Is [alpha]-Keratin a Coiled Coil?


Title:
Is [alpha]-Keratin a Coiled Coil?
Creator:
Crick, Francis, 1916-2004
Date:
22 November 1952
Description:
During the 1950s Crick made important contributions not only to the study of DNA and the genetic code, but to X-ray protein structure analysis. Establishing the three-dimensional molecular structure of various proteins from X-ray diffraction patterns was a major goal, and a major challenge, for X-ray crystallographers and protein chemists at the time. Crick was instrumental in extending helical diffraction theory to construct such three-dimensional maps of protein molecules from X-ray data. In this paper, he proposes a brilliant simplification by which alpha keratin, the prototypical fibrous protein of which nails and hair are made, could be shown to consist of two Pauling-Corey alpha helixes, slightly deformed and coiling around one another, with the amino acid protrusions from one helix fitting into corresponding holes in the other. The bending, or deformation, in the axis of each alpha helix meant that it was twisted into a higher-order, larger helix. Crick went on to calculate the complicated X-ray diffraction pattern such a super helix, or coiled coil, would produce.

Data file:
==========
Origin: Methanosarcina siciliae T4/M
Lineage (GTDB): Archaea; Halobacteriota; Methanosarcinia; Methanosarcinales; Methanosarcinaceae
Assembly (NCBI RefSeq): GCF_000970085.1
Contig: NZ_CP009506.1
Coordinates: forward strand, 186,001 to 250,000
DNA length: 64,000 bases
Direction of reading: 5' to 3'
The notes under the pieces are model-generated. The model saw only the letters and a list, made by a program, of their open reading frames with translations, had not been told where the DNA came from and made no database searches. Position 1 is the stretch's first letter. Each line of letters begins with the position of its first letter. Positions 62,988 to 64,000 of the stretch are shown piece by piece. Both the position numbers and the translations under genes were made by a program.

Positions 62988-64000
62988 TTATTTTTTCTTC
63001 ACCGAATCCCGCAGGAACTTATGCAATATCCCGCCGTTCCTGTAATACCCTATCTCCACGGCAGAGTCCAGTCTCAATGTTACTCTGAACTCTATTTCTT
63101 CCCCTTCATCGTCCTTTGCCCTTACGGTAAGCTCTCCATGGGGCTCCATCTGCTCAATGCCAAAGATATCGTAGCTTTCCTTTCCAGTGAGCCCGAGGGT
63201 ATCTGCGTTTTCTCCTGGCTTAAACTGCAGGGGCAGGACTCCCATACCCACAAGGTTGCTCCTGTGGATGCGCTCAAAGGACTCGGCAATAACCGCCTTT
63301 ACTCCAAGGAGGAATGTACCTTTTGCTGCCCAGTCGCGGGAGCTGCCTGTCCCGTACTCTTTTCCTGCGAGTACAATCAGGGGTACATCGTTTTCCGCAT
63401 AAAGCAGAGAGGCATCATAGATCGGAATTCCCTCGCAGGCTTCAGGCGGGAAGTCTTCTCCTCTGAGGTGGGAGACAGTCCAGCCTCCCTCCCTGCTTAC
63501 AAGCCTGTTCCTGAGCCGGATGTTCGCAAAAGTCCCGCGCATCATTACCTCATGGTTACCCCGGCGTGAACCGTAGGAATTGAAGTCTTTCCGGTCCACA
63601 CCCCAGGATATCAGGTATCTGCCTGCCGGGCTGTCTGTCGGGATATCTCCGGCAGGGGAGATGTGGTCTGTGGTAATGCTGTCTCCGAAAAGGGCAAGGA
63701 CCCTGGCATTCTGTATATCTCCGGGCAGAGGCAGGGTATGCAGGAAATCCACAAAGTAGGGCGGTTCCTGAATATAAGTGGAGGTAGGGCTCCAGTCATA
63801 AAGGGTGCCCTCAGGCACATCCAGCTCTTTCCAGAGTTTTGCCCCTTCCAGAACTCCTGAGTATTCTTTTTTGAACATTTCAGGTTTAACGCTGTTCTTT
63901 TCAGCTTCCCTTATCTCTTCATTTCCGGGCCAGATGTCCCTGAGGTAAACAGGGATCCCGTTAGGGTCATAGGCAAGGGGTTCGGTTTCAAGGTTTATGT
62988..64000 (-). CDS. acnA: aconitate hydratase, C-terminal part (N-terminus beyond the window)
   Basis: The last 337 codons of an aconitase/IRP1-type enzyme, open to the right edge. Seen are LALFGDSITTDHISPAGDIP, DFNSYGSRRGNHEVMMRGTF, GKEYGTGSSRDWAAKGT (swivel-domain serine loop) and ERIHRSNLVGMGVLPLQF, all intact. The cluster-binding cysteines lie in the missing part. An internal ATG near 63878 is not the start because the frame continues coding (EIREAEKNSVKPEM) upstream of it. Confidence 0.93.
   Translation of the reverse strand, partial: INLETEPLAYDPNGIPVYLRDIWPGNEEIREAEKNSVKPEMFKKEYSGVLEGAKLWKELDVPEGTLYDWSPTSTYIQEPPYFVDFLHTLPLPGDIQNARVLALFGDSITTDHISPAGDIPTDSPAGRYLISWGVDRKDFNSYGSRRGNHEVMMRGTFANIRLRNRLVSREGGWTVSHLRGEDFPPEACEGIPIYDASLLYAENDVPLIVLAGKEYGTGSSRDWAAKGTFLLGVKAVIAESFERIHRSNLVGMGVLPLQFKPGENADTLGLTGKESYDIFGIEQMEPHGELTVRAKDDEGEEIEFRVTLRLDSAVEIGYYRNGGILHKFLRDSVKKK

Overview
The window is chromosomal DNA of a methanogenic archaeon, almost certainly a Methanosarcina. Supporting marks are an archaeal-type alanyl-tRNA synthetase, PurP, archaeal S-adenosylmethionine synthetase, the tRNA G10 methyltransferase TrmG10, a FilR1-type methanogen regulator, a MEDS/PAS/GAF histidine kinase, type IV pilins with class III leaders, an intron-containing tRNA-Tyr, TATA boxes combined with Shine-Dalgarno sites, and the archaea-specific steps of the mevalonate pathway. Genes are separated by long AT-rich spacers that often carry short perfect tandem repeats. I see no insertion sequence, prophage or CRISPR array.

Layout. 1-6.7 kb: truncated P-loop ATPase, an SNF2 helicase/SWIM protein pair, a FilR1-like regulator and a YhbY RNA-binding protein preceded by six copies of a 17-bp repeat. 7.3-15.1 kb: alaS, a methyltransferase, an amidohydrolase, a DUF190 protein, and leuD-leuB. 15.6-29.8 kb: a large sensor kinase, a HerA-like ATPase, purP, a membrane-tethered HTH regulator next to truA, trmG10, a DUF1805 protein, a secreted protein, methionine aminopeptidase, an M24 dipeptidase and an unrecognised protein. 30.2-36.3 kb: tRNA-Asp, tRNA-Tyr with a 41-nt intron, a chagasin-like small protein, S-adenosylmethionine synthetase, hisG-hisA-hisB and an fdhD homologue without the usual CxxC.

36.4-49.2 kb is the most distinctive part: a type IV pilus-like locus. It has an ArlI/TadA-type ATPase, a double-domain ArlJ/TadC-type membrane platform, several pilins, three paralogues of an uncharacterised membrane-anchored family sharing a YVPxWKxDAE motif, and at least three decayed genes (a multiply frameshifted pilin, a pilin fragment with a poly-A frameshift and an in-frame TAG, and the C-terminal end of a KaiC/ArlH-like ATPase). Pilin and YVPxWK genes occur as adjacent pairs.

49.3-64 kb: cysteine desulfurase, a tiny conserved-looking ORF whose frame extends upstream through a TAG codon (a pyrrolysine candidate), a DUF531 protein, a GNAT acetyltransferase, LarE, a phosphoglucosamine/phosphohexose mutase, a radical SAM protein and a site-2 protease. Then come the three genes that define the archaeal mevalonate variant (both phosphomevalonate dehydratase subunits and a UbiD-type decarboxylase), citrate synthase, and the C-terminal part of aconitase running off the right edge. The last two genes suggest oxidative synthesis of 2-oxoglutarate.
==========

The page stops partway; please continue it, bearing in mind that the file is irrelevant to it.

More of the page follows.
Periodical:
Nature
Publisher:
Nature Publishing Group
Rights:
Reproduced with permission of the Nature Publishing Group. and http://www.nature.com/nature/
Genre:
Articles
Format:
Text
Extent:
2 pages
Language:
English
Legacy Source Citation:
Periodical. Crick, Francis. "Is [alpha]-Keratin a Coiled Coil?" Nature 170, 4334 (22 November 1952): 882-883. Article. 2 Images.. Nature
Legacy ID:
SCBBYV
NLM ID:
101584582X380
Profiles Collection:
The Francis Crick Papers
Story Section:
The Discovery of the Double Helix, 1951-1953